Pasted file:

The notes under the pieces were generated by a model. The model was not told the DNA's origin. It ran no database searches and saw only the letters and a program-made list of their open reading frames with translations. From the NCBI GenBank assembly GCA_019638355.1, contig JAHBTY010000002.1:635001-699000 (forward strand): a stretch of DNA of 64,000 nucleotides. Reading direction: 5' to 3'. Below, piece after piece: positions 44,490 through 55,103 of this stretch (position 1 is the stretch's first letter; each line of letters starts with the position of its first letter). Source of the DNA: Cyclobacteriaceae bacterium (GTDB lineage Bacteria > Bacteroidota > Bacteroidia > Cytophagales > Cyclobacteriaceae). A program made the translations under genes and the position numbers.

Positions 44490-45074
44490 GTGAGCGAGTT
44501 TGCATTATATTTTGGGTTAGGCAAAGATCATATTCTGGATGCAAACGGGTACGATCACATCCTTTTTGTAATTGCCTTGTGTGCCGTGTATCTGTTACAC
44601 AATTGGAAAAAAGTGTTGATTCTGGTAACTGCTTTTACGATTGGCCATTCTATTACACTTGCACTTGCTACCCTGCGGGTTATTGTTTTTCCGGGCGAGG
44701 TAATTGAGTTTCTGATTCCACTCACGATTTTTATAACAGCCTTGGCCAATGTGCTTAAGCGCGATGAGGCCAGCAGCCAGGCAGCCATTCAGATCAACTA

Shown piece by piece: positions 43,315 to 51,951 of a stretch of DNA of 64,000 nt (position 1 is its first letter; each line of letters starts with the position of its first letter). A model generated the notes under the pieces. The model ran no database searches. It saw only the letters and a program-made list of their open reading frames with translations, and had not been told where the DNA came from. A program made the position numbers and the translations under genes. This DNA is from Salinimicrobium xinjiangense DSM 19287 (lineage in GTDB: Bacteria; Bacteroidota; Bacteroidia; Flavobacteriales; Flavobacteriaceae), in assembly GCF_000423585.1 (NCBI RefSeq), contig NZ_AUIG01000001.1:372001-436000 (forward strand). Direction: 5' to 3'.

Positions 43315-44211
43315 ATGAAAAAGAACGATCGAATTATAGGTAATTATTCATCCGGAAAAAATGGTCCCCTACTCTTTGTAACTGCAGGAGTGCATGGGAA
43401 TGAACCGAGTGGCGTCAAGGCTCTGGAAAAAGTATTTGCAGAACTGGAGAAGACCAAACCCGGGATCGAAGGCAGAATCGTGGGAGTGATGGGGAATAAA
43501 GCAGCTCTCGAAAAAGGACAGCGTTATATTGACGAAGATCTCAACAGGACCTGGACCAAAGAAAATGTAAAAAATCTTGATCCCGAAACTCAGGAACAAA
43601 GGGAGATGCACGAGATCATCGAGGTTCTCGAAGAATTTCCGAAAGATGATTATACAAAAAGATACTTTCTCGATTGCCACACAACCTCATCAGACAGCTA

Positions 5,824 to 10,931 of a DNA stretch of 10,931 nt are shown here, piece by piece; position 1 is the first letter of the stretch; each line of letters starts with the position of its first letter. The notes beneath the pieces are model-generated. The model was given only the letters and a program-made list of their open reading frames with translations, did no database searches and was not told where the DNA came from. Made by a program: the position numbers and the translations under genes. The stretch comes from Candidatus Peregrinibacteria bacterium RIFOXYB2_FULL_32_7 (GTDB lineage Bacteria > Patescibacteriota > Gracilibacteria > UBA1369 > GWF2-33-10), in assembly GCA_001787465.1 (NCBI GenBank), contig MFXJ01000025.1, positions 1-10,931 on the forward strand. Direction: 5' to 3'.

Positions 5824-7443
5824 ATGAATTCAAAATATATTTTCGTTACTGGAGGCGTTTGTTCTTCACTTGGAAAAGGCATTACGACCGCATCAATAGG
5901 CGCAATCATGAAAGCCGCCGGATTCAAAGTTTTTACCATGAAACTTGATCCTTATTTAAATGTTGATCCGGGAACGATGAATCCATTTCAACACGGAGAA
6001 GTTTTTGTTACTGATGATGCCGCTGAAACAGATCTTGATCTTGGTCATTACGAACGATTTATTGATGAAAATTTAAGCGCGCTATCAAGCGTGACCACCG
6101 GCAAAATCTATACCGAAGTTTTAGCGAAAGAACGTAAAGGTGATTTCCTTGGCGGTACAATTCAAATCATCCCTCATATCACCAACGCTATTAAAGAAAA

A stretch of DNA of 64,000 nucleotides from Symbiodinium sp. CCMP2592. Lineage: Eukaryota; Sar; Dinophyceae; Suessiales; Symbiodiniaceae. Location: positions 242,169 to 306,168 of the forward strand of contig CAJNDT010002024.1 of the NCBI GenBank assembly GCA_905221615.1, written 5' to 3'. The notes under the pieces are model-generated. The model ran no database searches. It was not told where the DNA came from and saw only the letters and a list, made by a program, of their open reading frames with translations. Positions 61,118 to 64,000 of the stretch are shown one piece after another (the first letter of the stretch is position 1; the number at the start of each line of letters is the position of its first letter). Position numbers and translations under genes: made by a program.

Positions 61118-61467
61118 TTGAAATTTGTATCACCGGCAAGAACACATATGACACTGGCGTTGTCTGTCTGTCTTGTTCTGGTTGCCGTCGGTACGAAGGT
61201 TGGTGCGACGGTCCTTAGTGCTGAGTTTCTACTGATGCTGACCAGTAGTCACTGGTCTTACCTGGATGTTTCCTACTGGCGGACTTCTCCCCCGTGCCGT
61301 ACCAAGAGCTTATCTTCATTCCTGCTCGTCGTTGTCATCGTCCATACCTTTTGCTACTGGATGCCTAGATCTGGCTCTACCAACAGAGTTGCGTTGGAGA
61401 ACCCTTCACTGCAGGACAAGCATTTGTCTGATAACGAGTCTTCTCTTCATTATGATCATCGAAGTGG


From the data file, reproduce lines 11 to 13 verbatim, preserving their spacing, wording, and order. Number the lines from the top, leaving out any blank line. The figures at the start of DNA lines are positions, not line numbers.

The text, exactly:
43501 GCAGCTCTCGAAAAAGGACAGCGTTATATTGACGAAGATCTCAACAGGACCTGGACCAAAGAAAATGTAAAAAATCTTGATCCCGAAACTCAGGAACAAA
43601 GGGAGATGCACGAGATCATCGAGGTTCTCGAAGAATTTCCGAAAGATGATTATACAAAAAGATACTTTCTCGATTGCCACACAACCTCATCAGACAGCTA

Positions 5,824 to 10,931 of a DNA stretch of 10,931 nt are shown here, piece by piece; position 1 is the first letter of the stretch; each line of letters starts with the position of its first letter. The notes beneath the pieces are model-generated. The model was given only the letters and a program-made list of their open reading frames with translations, did no database searches and was not told where the DNA came from. Made by a program: the position numbers and the translations under genes. The stretch comes from Candidatus Peregrinibacteria bacterium RIFOXYB2_FULL_32_7 (GTDB lineage Bacteria > Patescibacteriota > Gracilibacteria > UBA1369 > GWF2-33-10), in assembly GCA_001787465.1 (NCBI GenBank), contig MFXJ01000025.1, positions 1-10,931 on the forward strand. Direction: 5' to 3'.